Again, maybe I’m biased, but Penn State fans truly amaze me! With the COVID-19 pandemic in full swing, the sports world has come to a grinding halt. But not for die-hard Penn State fans!
Not long after LSU was crowned national champions on January 13th, a new group of early enrollees stepped on campuses across the country. Coaches hit the reset buttons on their teams, shuffled the deck of players and coaches and started training for the next season in their quest for a title.
Teams are allotted a specific number of hours of practice and organized team events throughout the spring semester. They use this time to evaluate new talent, build relationships across the team and modify playbooks to suit the new coaches and players. It all comes to an end in April when schools host their annual Spring game, where they unveil their new players and coaches to the fans.
Some schools do more than others, but it’s usually a small group of teams that go all out for this annual tradition. Penn State sits near the top of that list – and has for years. For example, last year Nebraska topped the list in attendance with almost 86,000 fans. Then came Alabama with 62,000 followed closely by Penn State and Ohio State with 61,000 each.
I remember attending the annual Blue-White game back in the 80s with thousands of other fans. But this tradition at Penn State started long before that. Back in 1951, Rip Engle started the intrasquad scrimmage and used it as a way to boost revenue for their scholarship fund. Since then, the tradition has turned into quite an affair with fans, pent up in their homes all winter, waiting for a return trip to Happy Valley to meet up with their football families for a day of tailgating and football.
The team also takes advantage of the moment and does some pretty unique things. Last year, walk-on wideout Dan Chisena caught a 40-yard touchdown pass, and Coach Franklin grabbed the stadium mic to announce to all that Chisena was just awarded a scholarship!
Unfortunately, this year was going to be different.
Penn State knows how much the annual tradition means to so many. Instead of simply letting the day pass, they needed to find a way to help fans celebrate. But how?
With a fan base so proud and skilled at tailgating, Penn State capitalized by creating the concept of Virtual Tailgating! A responsible way to celebrate while maintaining Social Distancing!
They encouraged you to create a Zoom meeting with your football family and share the details with the team. While you virtually hung out with your friends and family, some of the players and/or coaches might pop by your “tailgate”.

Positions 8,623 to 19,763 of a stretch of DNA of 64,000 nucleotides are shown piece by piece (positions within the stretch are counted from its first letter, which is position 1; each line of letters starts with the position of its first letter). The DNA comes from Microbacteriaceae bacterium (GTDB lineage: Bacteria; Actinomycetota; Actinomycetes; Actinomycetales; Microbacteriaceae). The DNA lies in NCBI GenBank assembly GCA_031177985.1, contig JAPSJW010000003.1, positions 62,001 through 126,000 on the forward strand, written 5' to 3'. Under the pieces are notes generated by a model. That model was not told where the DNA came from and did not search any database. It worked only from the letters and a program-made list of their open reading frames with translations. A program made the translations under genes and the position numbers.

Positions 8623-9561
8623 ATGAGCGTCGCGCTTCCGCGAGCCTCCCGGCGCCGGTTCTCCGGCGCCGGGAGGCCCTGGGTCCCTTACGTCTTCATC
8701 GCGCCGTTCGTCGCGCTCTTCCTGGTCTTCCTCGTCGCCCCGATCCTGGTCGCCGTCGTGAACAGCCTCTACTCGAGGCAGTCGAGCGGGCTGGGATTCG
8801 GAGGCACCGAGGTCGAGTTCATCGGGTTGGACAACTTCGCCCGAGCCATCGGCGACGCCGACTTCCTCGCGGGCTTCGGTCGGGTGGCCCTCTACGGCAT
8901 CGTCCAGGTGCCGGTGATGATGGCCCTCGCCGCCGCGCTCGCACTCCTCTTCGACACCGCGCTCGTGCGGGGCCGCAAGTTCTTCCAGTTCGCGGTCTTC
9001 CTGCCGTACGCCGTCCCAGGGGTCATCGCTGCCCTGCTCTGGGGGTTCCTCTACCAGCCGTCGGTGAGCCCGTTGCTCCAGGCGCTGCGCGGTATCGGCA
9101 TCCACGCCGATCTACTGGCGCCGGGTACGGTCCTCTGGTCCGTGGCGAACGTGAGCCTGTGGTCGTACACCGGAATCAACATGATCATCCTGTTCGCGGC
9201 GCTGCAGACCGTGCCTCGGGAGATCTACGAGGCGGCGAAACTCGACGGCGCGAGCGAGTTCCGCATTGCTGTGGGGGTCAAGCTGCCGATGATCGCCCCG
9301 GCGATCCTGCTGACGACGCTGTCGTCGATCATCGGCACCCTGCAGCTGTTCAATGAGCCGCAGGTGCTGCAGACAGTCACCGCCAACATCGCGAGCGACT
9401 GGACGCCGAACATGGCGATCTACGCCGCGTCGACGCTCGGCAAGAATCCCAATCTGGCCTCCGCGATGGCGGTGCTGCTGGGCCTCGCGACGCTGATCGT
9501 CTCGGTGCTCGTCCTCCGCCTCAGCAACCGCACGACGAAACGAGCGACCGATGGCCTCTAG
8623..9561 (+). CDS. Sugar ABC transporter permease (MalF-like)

We took the concept to a slightly higher level. Even though we’re 2,100 miles and three times zones away from Beaver Stadium, we decided to set up our physical tailgate in our backyard and invite others to join us via zoom!
Tailgating at 8:00am is always a challenge with the menu and drink choices. Our theme of Blue-White included Blue Mimosas, made with champagne and Blue Curacao; and Cinnamon Toast Crunch, a white drink with Horchata and everyone’s tailgate staple, Fireball.
Of course, any breakfast tailgate needs to include Ye Olde College Diner’s famous grilled Stickies!
Our Zoom attendance fluctuated, but we ended up with six others joining us throughout the morning.
In addition to the virtual meetings, they created content to help you celebrate the day. Everything from a recipe book release, trivia contest and replays of the team’s bus arrival and Blue Band performance helped to create the friendly and festive atmosphere of the April tradition.
Another annual tradition that many fans look forward to each year is the schedule poster release. Normally, the team hits the town and passes out posters for the upcoming season that include the schedule. Last year’s poster set a new standard with a poster that actually transformed into a helmet!
This year’s poster still looks great, but we’ll have to settle for the digital version for now.
After our tailgate ended, we were invited to join another with friends that host an awesome tailgate at nearly every game. They had nearly 30 people show up to “enjoy a shot with Deb”.
In the end, Penn Staters had #BWVirtualTailgate trending on Twitter in Pennsylvania. People from all over the country (and perhaps the world) were posting screenshots of their “tailgates” with images of players and coaches who popped in to say hello. A welcome respite from the usual noise on the platform.
Overall, while the game was canceled, Penn State Football did a great job in salvaging what would have otherwise been a depressing weekend for many. They acknowledged over 700+ tailgates with over 8,000 participants. My guess is that it was substantially higher than this, but even so, the vast majority of schools don’t get 8,000 people for an actual spring game!
They made an impact across multiple social media platforms and had quite a nice level of engagement with fans – continuing to build their brand.
After, we found out we received a shoutout from WNEP in Scranton. They grabbed our photo from Twitter and started their segment with us!
So…even while cooped up during these crazy times, Penn State was able to tap into their fan base and add a little sunshine on what would have been a dreary day for Nittany Lion fans everywhere.
Wandering doesn’t mean you have to go far. You can even do it from your own back yard!
Stop wondering. Start wandering!